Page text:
This article initially appeared in the January 2018 issue of Housing Technology*
In today’s interconnected digital world, housing providers’ boldest and smartest innovations are in data management, according to Thames Valley Housing and Semarchy.
Challenges in housing
What are the biggest challenges facing housing providers today? Is it keeping properties safe and residents healthy? Is it complying with government regulations? When and where to build new properties? Staying aware of commercial opportunities? Developing employee performance and leadership skills? Planning and innovating for the future?
According to a recent report from Call of the Wild, it’s all of them. In a dynamic market and interconnected digital environment where change occurs on a daily basis, housing providers need to be quick and agile, whether they’re responding to resident issues, pouring over new regulations or identifying potential revenue streams. The task is daunting, but it doesn’t need to be difficult, as long as companies understand the one key issue that underpins every single challenge - data management.
Why is data important to Thames Valley Housing?
In order to provide a smooth service for our Thames Valley Housing residents, in an environment where there are a myriad of organisations and individuals supporting them, everyone needs to be clear about the latest interaction as well as historical data, from identifying potential problems, managing repairs, communicating and implementing regulations and managing financial information. Good data management is about ensuring all that information is in one place and making sure it is up-to-date, comprehensive and interactive. At Thames Valley Housing, we manage and administer around 16,000 properties across London, Middlesex, Berkshire, Surrey, Hampshire, Oxfordshire, Buckinghamshire, Wiltshire and Sussex, and have over 1,000 properties under construction. With such a wide geographical area and huge variety of needs, we have thousands of data interactions every day. Poor management of these interactions and the data from these can lead to huge inefficiencies, high costs and dissatisfied residents. Good data management makes for successful communications for both the short and long term. That is why it is a key priority for us.
The problem of disorganised data
A few years ago, we came across a fairly common problem. Many of our estates have services delivered by management agents, and when it came to areas such as repairs we were becoming increasingly unable to understand our responsibilities versus those of our agents. When a resident noted a leaky pipe, for example, who fielded the request, who organised the repair, and who paid the cost? It was the same with a repair in a communal area; if we wanted to fold the cost into a tenant’s service charge, we had to ensure that the managing agent wasn’t responsible and therefore hadn’t already made the charge.
In both examples, it’s easy to envision the problem in human terms, as isolated issues of miscommunication and misinformation; doing so allows you to rationalise unfortunate events with the facts that everyone makes mistakes and that issues are often easily rectified. But a deeper survey revealed that these were data problems that offered no easy answers. By retracing the chain of command, we discovered that the breakdown was due to our slow and obtuse data infrastructure. Critical information got held up in the system, did not or could not reach the right person, or found its way to people unable to do anything with it. In some cases, our staff often had to manually refer to legal documentation and leases.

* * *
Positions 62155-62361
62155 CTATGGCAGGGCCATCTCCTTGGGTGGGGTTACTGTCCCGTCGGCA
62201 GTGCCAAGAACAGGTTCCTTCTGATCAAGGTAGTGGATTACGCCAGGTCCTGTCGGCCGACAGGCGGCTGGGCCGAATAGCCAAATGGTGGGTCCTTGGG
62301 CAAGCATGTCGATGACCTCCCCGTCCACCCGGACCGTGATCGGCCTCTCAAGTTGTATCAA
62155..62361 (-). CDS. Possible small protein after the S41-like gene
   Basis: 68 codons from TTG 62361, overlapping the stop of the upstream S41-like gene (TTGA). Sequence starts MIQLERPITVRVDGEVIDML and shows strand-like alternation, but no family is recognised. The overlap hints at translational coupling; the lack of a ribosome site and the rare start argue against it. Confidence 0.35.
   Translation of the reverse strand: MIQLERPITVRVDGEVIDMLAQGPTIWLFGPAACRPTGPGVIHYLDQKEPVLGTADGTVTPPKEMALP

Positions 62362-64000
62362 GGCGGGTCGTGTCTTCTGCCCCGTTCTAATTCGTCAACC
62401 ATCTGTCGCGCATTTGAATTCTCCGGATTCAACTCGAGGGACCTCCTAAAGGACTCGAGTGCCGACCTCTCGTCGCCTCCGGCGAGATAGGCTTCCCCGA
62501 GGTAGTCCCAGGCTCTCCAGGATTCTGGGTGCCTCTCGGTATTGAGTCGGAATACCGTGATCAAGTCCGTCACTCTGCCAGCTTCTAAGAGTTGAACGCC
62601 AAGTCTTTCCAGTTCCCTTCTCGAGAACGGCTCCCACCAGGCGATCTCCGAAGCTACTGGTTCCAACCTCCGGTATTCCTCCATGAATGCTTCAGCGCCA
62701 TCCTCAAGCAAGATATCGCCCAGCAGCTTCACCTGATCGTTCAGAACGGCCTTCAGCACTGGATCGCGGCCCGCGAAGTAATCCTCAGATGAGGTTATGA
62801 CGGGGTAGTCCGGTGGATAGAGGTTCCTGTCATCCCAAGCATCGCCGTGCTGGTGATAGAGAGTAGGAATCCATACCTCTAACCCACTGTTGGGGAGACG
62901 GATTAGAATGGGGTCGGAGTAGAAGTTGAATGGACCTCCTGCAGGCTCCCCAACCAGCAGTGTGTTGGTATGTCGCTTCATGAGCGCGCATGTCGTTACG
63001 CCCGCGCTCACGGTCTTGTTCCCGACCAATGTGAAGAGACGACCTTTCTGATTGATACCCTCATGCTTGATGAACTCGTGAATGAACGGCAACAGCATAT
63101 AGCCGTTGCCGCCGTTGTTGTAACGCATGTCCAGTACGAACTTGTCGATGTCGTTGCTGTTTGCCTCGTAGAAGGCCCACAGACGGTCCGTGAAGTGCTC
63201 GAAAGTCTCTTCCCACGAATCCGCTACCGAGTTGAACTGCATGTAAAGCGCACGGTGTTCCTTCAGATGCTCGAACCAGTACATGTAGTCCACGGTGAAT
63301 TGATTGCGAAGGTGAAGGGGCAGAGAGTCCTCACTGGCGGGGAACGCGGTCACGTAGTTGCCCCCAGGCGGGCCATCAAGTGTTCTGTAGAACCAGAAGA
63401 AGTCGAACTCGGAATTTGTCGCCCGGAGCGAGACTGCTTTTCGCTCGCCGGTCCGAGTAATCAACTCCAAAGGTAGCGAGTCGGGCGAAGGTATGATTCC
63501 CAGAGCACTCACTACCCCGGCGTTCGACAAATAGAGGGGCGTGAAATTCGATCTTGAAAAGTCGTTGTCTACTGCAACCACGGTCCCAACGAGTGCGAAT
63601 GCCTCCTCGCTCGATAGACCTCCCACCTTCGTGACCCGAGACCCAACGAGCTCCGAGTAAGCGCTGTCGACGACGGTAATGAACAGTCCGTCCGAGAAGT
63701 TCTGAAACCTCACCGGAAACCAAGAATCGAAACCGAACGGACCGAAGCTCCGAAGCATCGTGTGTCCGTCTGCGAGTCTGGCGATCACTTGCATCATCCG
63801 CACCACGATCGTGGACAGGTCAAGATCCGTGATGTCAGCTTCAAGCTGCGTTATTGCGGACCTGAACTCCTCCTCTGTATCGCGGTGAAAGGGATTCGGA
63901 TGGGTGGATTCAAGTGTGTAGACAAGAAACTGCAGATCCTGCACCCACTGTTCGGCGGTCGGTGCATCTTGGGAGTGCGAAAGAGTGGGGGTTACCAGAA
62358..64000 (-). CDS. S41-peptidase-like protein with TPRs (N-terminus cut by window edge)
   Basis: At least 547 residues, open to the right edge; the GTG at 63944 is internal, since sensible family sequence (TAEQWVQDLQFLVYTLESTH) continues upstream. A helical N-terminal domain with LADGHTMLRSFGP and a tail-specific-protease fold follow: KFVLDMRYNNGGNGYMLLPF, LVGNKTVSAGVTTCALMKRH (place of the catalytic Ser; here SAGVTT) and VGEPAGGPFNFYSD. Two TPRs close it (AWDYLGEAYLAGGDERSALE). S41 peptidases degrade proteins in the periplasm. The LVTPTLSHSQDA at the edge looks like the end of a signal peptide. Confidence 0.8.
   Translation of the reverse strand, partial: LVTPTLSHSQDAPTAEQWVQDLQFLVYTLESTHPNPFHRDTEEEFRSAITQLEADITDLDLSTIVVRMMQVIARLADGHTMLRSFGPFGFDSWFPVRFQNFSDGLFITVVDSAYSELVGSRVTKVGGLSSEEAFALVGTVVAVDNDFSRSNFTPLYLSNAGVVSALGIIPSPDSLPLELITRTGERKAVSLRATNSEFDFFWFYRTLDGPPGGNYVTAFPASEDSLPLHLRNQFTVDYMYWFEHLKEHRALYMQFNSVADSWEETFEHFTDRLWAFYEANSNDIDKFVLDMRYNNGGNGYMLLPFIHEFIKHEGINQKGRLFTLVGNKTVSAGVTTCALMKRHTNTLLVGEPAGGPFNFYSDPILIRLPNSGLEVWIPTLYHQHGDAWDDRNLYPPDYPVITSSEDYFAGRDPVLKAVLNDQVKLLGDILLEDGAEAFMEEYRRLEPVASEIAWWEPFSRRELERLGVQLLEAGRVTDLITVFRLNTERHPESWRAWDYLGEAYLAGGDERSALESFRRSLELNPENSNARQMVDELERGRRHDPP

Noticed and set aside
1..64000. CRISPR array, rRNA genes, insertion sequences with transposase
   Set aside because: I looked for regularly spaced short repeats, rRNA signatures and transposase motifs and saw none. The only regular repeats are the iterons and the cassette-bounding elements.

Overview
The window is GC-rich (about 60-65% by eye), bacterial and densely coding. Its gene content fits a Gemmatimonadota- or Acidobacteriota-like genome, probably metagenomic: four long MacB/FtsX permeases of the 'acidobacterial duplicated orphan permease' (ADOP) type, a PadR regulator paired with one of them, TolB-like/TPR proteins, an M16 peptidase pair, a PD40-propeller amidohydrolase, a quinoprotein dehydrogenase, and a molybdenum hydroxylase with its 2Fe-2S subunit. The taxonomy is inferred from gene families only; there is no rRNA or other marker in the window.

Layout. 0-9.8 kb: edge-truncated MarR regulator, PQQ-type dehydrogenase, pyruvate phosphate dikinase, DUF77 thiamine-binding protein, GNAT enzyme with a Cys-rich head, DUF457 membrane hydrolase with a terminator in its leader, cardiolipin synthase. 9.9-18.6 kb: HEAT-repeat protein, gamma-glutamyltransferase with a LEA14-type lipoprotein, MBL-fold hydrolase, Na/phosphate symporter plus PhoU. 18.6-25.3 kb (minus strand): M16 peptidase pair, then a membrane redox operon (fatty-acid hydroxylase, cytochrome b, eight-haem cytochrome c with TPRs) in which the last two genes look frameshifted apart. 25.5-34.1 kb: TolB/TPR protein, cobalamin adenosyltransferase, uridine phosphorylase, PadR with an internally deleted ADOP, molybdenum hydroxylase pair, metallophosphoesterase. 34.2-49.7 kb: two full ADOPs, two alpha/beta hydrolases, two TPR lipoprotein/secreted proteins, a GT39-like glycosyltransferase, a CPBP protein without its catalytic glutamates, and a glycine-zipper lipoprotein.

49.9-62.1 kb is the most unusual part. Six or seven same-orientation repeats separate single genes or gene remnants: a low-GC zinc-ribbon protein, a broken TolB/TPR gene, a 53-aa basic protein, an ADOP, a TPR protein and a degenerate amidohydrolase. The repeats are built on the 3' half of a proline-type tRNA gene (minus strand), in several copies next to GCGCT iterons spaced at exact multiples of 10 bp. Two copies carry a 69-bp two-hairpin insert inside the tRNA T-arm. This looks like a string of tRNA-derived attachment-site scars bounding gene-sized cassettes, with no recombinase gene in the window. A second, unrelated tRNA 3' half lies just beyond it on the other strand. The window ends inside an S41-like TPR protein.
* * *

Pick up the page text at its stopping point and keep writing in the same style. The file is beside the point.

That’s what happens when agent responsibilities change estate by estate and recharging arrangements are equally varied. And it’s a major problem. As a recent report, ‘Crackdown on unfair managing agents’, from the Department for Communities & Local Government explained, solving a housing issue in a fair and timely manner that empowers consumers requires navigating a complex system of regulations and dealing with often illegal agent practices. In response, the DCLG plans to create a fairer property management system, which could help to reduce the £700 million-£1.4 billion that DCLG’s researchers estimated is lost every year due to superfluous service charges.
These charges are something we experienced at first-hand. Sometimes we would end up spending money on projects that were ultimately an agent’s responsibility. But the costs were broader than that. For instance, because residents would sometimes have to wait for a long time while we uncovered the responsible party, we would experience ruptures in customer service, our reputation with residents suffered, and sorting through the issue made us fall behind on internal processes such as long-term planning, something that should be totally unaffected by the repairs part of the company.
Dealing with data’s immensity
At a time when 90 per cent of all UK adults are internet users (including 83 per cent of low-income people) and 90 per cent of UK adults aged 16-75 are daily smartphone users, nearly every rule, regulation, and conversation relevant to business can and will be encoded as a bit of data. A housing provider like Thames Valley Housing collects and monitors thousands of data points each day.
They aren’t just raw, relative numbers; they are the representation of our entire organisation, from management to operations to logistics. And they have the potential to grow exponentially, as the internet of things (IoT) enables the real-time collection of data from boilers, drones and other sensors. Of course, IoT data won’t be valuable until it has surmounted the twin problems of abundance and integration with existing data architecture. To do that, housing providers will need a high level of data clarity, something that can elude systems predating the digital evolution.